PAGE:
Getting Over Yourself

March 10, 2011

Things you can learn from “The King’s Speech”

Filed under: Observations — Barbara Rocha @ 1:33 pm
Tags: , , ,

Because I’ve been teaching people to speak effectively for over 30 years and because my Master’s Degree studies focused on Winston Churchill’s speaking ability (overlapping with the film’s time frame, I really looked forward to seeing this film.

Of course, along with almost everyone else, I loved it. And there are lessons in it about speaking even if you’ll never be king and you don’t stammer.

In spite of the King’s resistance, Logue (his coach) figured out ways to accomplish what he knew he needed to do–distract him from the thought patterns that had gotten him into the problem in the first place. Logue had him sing, dance, and swear at various times as ways to break his negative focus.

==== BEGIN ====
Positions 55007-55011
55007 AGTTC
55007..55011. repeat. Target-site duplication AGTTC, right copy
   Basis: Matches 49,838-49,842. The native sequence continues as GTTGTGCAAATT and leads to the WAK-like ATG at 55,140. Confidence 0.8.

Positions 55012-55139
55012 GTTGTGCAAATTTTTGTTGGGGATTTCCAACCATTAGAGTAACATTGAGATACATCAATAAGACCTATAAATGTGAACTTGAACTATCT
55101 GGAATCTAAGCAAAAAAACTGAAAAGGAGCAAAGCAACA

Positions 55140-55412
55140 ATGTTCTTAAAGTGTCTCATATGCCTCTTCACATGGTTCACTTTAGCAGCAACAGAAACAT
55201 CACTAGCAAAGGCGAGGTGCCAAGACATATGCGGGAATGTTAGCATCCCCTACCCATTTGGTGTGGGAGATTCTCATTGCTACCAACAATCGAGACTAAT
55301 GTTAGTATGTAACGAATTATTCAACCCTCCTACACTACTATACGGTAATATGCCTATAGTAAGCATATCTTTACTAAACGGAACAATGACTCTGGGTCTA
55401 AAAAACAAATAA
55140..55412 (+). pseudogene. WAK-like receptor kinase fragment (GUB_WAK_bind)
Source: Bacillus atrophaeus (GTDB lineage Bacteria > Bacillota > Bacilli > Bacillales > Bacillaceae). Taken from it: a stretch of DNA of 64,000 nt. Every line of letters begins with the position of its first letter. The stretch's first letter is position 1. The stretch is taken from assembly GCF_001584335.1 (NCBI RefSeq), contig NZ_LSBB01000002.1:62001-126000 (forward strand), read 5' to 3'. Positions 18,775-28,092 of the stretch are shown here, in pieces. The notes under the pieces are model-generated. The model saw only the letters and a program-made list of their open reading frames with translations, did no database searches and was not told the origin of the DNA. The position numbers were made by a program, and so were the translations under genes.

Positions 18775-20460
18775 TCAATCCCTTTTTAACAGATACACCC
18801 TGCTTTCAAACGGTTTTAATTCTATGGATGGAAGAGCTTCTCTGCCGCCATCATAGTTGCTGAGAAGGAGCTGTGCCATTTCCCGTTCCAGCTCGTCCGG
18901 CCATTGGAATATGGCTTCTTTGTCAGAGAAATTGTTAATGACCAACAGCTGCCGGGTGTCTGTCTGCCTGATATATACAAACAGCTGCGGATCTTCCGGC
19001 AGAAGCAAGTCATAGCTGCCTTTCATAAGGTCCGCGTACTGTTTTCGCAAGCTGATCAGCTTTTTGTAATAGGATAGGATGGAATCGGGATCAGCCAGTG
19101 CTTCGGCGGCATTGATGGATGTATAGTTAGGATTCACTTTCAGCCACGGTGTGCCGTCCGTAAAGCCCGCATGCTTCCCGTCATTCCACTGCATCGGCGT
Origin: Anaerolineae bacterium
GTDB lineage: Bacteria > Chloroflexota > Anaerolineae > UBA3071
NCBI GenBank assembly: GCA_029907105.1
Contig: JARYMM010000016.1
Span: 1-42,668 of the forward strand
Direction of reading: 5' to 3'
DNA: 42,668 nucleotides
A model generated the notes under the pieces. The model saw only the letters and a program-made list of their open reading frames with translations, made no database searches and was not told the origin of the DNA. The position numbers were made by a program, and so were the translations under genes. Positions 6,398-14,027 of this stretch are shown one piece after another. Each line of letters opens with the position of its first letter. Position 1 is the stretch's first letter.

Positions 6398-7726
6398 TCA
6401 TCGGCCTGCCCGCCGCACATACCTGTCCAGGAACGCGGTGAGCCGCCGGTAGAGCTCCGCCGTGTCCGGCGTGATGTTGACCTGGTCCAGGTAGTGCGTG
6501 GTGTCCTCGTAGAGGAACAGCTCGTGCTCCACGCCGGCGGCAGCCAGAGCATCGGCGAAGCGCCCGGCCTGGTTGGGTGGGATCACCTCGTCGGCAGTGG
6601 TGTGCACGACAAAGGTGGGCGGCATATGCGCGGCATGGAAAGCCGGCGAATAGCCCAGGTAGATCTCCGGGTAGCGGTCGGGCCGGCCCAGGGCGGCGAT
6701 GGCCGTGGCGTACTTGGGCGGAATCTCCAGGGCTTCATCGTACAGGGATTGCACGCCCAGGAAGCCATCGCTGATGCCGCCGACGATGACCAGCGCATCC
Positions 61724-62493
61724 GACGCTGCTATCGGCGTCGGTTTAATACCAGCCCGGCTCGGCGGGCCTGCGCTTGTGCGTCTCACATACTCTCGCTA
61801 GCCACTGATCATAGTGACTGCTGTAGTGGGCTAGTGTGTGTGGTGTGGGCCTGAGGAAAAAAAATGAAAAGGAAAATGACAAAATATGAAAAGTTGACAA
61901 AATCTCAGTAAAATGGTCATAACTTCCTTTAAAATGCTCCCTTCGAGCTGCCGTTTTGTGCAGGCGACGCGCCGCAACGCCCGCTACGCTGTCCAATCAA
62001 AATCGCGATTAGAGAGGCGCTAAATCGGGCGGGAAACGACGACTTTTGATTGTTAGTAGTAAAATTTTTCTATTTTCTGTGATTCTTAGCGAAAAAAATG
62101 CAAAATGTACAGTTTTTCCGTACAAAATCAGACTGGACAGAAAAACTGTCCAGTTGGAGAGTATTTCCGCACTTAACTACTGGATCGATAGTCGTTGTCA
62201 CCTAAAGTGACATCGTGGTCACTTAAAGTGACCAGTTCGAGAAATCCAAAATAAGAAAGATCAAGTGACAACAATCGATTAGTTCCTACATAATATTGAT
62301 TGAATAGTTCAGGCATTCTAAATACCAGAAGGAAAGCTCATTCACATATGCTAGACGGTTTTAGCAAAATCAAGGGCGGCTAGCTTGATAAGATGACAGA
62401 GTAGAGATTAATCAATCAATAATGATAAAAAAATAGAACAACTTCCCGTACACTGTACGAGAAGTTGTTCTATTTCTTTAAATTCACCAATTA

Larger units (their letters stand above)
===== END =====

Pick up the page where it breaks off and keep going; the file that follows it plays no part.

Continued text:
If you are distracted by what has happened in the past when you speak, or what you imagine may happen, or what you will do if it does happen, you need to distract yourself from those destructive thoughts. For me, the big difference was when I found out no one cared about me. Didn’t matter what I’d done in the past or what I might do wrong or even whether or not they liked me. All that mattered was whether or not I could help them in some way with what I had to say.

You have the power to leave the destructive thoughts behind and just say it. The King had a much larger hurdle to get over than most of us ever will. You can use some of the things that helped him to move past your concerns and say what you want to say.


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